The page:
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University Library, University of Illinois at Urbana-Champaign

Music 133: Introduction to World Music

This guide can help you begin research into world music. Especially helpful for students in Music 133.

Scholarly Sources vs. Popular Sources

Sources can generally be classified into two categories: popular and scholarly.

Popular sources are typically written for a general audience. Though they may be edited for clarity and style, popular sources are not vetted by experts in the field like scholarly sources. They can be useful for popular topics though!

Scholarly sources are written for a scholarly or academic audience. Some scholarly sources are also peer-reviewed, meaning that the research has been vetted by other experts in the field prior to publication. Some indications that a source is scholarly are:

  • the authors are clearly identified
  • it is published by an academic press or scholarly organization
  • references are clearly cited
  • conclusions are based on the evidence provided
  • the publishing journal is a peer-reviewed publication (you can check this by going to the journal's website!)

Evaluating Sources: Is It Scholarly?

Evaluating sources can be challenging! The questions below are a good starting point for thinking through an information source and judging its credibility and utility for your research needs. See if you can answer "yes" without reservations to the following questions and, if you can't, try to dig a little deeper into your source or ask a librarian for help.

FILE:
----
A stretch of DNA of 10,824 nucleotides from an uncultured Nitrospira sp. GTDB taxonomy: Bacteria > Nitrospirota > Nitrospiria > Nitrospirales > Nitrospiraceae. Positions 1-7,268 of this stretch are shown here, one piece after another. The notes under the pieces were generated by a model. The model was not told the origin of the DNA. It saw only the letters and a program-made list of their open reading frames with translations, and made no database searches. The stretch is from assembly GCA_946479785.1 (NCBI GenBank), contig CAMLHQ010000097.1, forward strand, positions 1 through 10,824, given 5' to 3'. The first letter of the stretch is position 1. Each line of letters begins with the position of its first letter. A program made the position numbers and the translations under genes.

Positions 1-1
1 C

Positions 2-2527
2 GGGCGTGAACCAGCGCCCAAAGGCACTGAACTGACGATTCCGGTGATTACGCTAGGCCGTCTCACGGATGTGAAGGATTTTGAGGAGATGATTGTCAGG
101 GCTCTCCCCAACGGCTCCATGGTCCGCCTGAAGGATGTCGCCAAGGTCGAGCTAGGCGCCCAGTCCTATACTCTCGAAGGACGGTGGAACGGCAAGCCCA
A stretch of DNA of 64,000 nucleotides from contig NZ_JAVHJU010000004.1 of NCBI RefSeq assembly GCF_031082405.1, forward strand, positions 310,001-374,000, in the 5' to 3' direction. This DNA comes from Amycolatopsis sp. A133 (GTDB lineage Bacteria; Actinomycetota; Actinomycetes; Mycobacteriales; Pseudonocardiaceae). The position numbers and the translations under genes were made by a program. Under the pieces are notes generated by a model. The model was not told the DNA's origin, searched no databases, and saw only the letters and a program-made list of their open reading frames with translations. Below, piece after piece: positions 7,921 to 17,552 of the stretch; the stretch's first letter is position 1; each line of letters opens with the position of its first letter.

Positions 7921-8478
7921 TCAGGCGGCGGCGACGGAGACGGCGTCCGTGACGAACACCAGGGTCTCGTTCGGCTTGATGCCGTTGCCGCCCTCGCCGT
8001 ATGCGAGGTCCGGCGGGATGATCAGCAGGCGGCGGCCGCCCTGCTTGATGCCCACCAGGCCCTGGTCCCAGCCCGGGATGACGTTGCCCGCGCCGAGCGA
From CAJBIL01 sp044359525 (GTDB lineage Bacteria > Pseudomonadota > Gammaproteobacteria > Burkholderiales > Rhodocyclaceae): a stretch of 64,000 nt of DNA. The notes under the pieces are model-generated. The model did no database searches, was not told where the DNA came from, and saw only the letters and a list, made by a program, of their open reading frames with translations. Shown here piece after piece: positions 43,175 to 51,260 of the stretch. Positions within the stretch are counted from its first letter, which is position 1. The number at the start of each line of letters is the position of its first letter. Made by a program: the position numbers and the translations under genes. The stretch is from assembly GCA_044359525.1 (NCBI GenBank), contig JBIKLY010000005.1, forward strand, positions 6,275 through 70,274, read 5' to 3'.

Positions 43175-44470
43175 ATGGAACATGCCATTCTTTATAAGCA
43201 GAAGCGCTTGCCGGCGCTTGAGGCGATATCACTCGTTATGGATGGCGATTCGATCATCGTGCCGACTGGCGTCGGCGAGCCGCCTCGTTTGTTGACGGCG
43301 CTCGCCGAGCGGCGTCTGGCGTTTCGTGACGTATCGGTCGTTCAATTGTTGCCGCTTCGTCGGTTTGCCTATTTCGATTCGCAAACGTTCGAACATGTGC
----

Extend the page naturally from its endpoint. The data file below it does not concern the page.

A graphic organizer of things to consider when evaluating sources. Refer to the Accessible Version embedded below for full text.

When to Use Popular Sources

Don't discount all popular sources outright. Although you will usually need scholarly materials for most of your research, popular sources can be helpful depending on your topic and your needs. Popular sources can be great for...

  • Getting ideas for a topic to research further. As popular sources are written using non-technical language for a general audience, they can be an accessible place to start learning about a topic.
  • Getting background information.
  • Finding up to date information about a popular band or recent concert. While there are scholarly, peer-reviewed journals dedicated to popular music, sometimes a popular source can be a valuable addition to your research on popular music topics. For example, if you need information about a concert, a popular source like Billboard or Rolling Stone might be exactly what you need.
  • Studying popular topics.

Even if you are using popular sources, make sure you are thinking about your sources critically. Whatever information you use, you should still think about who wrote it, what biases they may be bringing to their treatment of the information, and whether they are citing their information sources.

Additional Resources

The following pages from the center for Teaching, Learning, and Academic Support are great resources to help you evaluate your sources!

And remember that if you can always reach out to a librarian if you're still in doubt!